Mary Jo Martin asks interior designers and lighting showrooms to speak frankly about the positive aspects of the lighting showroom and interior designer partnership, along with advice on how to create better synergy between them.
Robin Baron Design, New York City
Celebrity interior designer Robin Baron has known since age nine that she has a strong passion for design: fashion and interiors. Though she didn’t grow up in a creative family, she knew design was her calling. She pursued a career in fashion and – after several years working as a fashion designer with her own private label – Baron transitioned into the world of interiors because she wanted to be able to provide a long-lasting sense of home for her fashion clients and their families. She believes that her services have an impact on every person who lives in, and visits, those homes.
She’s now taken her successful career in interior design one step further by launching her own line of home furniture, hardware, and rugs. Baron has designed custom lighting for her clients’ projects for many years and is looking forward to adding a line of lighting to her home furnishings collections in the future.
“I look to showrooms for all the technical specs I’ll need — size, weight, light output, delivery, pricing, special finishes, customization options, etc.”
A Love of Lighting
“My clients love to have special and unique pieces, which has always inspired me to design lighting for each project. I also love to mix vintage pieces that I find,” Baron states. “Lighting design has elevated significantly in recent years, which makes it easier to combine new pieces with old and vintage pieces. I find fixtures at vintage shops, lighting showrooms, High Point Market, as well as online. However, I only order online from companies that I’m familiar with. Nothing takes the place of seeing lighting in person — especially when you can view a whole collection at market. It helps me to truly appreciate the level of design and all the details that are involved.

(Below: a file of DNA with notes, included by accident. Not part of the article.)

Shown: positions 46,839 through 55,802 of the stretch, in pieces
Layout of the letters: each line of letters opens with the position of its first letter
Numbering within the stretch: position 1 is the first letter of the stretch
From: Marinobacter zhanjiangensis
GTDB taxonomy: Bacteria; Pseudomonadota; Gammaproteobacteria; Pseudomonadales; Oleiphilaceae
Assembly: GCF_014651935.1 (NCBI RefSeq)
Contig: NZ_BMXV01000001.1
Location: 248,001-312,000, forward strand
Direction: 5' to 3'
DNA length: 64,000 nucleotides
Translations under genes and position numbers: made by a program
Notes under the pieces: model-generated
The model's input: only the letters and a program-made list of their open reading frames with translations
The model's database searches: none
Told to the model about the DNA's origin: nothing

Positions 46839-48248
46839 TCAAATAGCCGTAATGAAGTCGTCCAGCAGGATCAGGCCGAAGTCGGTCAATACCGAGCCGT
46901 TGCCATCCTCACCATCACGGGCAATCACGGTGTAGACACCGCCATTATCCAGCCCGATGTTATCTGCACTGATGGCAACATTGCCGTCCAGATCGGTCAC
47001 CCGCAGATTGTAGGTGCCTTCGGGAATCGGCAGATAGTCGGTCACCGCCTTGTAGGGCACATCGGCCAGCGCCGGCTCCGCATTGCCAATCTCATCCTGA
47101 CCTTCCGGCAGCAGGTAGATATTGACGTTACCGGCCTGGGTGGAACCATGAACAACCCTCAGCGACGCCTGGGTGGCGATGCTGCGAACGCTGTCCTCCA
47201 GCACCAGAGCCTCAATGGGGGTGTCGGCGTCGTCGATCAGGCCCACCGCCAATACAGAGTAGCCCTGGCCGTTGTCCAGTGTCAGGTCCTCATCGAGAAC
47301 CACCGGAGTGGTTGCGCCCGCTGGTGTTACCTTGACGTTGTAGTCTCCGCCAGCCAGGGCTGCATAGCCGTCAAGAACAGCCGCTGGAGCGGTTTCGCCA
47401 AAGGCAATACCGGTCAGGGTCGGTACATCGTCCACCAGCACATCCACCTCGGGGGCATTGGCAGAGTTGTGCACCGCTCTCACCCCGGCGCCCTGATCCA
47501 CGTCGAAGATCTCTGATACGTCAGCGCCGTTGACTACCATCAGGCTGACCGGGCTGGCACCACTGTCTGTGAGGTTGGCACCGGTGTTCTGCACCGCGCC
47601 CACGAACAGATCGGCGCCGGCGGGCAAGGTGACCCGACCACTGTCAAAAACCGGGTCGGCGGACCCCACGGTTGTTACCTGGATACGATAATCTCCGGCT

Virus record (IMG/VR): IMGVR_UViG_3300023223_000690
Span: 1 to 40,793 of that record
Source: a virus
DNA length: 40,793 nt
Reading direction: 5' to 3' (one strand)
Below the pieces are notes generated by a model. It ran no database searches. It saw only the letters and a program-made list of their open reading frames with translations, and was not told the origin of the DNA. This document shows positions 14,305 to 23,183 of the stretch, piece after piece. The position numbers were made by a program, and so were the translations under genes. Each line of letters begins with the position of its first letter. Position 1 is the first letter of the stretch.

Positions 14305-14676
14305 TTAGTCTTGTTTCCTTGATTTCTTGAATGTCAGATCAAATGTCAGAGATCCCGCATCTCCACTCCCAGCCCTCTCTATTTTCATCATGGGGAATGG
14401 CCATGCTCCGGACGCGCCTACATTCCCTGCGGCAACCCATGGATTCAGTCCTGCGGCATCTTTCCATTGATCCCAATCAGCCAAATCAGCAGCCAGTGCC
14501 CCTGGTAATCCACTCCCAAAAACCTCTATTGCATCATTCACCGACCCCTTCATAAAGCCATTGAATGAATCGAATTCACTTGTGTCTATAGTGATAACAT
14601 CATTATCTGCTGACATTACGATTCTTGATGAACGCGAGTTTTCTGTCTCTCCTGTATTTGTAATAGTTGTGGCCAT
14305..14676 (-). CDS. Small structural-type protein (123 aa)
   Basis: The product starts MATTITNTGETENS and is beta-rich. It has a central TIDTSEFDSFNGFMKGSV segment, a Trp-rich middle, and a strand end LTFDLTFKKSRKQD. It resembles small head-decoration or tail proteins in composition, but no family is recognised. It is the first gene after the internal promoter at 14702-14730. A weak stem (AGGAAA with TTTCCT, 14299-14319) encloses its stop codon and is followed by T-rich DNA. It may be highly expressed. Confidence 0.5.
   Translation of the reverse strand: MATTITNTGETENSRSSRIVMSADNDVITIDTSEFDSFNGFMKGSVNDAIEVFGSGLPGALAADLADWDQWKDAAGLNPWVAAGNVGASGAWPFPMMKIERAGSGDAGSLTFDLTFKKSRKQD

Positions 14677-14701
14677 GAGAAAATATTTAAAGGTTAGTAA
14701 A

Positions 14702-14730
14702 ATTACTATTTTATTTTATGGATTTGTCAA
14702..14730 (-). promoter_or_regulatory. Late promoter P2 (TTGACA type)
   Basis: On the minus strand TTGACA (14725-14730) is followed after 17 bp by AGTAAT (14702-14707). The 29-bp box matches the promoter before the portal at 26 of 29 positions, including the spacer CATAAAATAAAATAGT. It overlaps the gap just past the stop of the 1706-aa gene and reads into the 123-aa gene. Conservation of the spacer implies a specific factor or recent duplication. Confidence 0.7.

“We have relationships with quite a few lighting showrooms. I have confidence in the products and services they provide. That said, I’m always looking for new resources. Good business people are always open to learning from those they come across, and I think it’s important to continue to educate ourselves. Since there can be a lot of similarities among trade showrooms, I find that the absolute most important thing to offer is great customer service. Service and relationships are what makes the difference. We’ll go above and beyond for each other when we have mutual respect.”
Robin Baron Design is a full-service firm that manages everything from construction through decorating. Baron considers lighting – along with hardware – to be the jewelry of any room, and since she describes herself as “jewelry-obsessed,” it’s obviously a sweet spot for her.
“Great light fixtures add personality to my projects,” she adds, “but to light a room just right, I always take into account more than just the ‘look’ of the fixture itself. In order for a room to feel well-lit, I make sure all areas of the room are addressed with lighting. While I’m not afraid to use recessed high hats in a lighting scheme, I always try to make sure there are decorative fixtures added in one way or another. This serves not only to bring a fab piece of ‘jewelry’ to the room, but also allows for more lighting options and for more surfaces to be lit!”
Her Design Process
Baron has a typical routine she uses when preparing for each new job, and says it’s been the key to producing the design work that her clients love.